That said, I ended up disappointed. For one thing, he's very focused on the politics. He *is* a journalist, but I often got confused who was who, or who did what to whom, or why I should really care. When he focuses on the actual travel or the individuals he meets, the book is much more successful.

Another thing I didn't like is that he really didn't go down the Nile under his own power except for a very small section of it from Lake Victoria to Lake Kyoga, both in Uganda (a couple of days tops). The rest of the time, he's hitching rides, riding a steamer, taking a bus. Interesting in itself, but I felt a little cheated.

I guess I was expecting something along the lines of Blood River: The Terrifying Journey Through The World's Most Dangerous Country, or Crossing the Heart of Africa: An Odyssey of Love and Adventure, or On the Water: Discovering America in a Row Boat.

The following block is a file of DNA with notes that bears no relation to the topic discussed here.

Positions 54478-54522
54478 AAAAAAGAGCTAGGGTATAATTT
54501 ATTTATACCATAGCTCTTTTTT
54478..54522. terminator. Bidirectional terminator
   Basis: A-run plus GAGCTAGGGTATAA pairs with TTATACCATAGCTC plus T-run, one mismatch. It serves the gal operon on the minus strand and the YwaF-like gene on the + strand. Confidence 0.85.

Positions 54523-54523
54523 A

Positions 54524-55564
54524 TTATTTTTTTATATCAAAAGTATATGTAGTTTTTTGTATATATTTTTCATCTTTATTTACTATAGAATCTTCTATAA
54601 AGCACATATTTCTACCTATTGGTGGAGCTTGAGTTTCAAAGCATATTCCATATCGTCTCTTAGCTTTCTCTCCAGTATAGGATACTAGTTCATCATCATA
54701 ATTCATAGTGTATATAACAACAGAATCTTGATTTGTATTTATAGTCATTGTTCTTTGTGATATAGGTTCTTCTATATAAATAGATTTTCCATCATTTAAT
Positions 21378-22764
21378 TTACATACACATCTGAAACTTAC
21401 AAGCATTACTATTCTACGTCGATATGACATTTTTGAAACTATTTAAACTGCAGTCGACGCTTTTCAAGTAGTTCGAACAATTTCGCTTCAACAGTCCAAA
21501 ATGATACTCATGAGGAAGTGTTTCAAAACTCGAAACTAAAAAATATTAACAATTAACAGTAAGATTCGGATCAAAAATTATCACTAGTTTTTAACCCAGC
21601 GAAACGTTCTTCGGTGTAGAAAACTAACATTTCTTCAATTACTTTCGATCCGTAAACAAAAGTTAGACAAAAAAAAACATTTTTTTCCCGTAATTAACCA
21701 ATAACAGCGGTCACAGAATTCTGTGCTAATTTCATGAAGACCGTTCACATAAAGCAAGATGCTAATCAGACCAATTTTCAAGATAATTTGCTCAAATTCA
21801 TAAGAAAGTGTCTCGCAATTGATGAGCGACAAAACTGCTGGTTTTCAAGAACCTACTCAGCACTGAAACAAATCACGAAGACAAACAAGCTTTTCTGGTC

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2 of 2 people found the following review helpful By Rob Polner on October 22, 2010
Format: Hardcover
Dan Morrison takes the reader on a gripping, amusing, well-researched and ultimately profound trip on the Nile, from its Ugandan wellsprings to Alexandria. Along the way he encounters both the familiar -- a far cry from the way Westerners often depict Africa - and the dangerous: well-armed crazies, religious radicals, brash exploiters and creepy quick-buck artists. The writing is fresh, honest and novelistic, laced with pertinent history and fast-moving anecdotes. The characters are well-drawn, including that of Morrison's close friend and traveling partner, who is one part adventurer and another part cautionary straight-man. The book is visceral at times, causing me to imagine myself as an explorer. I suggest everyone take this heart-pounding trip. It is truly a great adventure, but be forewarned: It ain't Disneyland, and you're not likely to forget it.